«

I worked on a focus group of sorts considering what an (extremely large) airport for 2030 might look like. One of the questions we wrestled with was why you should have to drag your bags along to the airport. Why not check them in at your hotel back in the city, or somewhere else? If you’re trying to plant bombs, they’ll either be found or not, but that’s not affected by where the bag is checked in.
link to this extract

 


Inside Uber’s auto-lease machine, where almost anyone can get a car • Bloomberg

Eric Newcomer and Olivia Zaleski:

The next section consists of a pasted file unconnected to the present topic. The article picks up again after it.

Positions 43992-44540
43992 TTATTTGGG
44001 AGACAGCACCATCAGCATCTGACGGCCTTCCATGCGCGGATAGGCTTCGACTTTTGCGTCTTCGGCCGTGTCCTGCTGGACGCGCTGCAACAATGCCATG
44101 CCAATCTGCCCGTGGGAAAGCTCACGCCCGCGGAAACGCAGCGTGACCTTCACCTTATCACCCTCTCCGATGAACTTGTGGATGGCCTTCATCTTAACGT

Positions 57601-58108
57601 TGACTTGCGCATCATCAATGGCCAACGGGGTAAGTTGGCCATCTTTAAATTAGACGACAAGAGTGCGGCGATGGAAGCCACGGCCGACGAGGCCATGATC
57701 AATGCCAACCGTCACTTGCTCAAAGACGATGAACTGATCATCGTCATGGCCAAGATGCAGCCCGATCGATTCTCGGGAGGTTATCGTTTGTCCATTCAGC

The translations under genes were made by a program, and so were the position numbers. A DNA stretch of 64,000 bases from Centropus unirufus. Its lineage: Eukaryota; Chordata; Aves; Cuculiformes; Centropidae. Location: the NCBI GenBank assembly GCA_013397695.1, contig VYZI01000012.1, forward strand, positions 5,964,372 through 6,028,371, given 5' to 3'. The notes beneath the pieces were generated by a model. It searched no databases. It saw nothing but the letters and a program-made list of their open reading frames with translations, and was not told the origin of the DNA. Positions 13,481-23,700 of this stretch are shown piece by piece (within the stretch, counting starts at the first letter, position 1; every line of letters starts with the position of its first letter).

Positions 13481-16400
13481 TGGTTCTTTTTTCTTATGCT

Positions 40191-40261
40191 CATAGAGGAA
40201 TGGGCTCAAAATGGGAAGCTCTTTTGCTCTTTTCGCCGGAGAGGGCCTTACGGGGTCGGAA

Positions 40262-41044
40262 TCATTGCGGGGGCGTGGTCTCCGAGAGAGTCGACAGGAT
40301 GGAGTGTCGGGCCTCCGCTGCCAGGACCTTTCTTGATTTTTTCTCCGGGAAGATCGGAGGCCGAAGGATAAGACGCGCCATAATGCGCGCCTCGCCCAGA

»[Uber’s short-term lease offering] Xchange isn’t intended to be a moneymaker, said an Uber spokesman. But it has plenty of critics who accuse the company of looting the pockets of its drivers. The program is plagued by a lot of questions that surround other subprime lending programs aimed at risky borrowers with bad credit. Is Xchange really offering good deals? Does it ensnare drivers with commitments they can’t meet? “You can buy the car for what they’re charging you in weekly payments,” said Greg McBride, chief financial analyst at personal-finance website Bankrate.com. But for many drivers who sign up with Xchange, it’s their only option.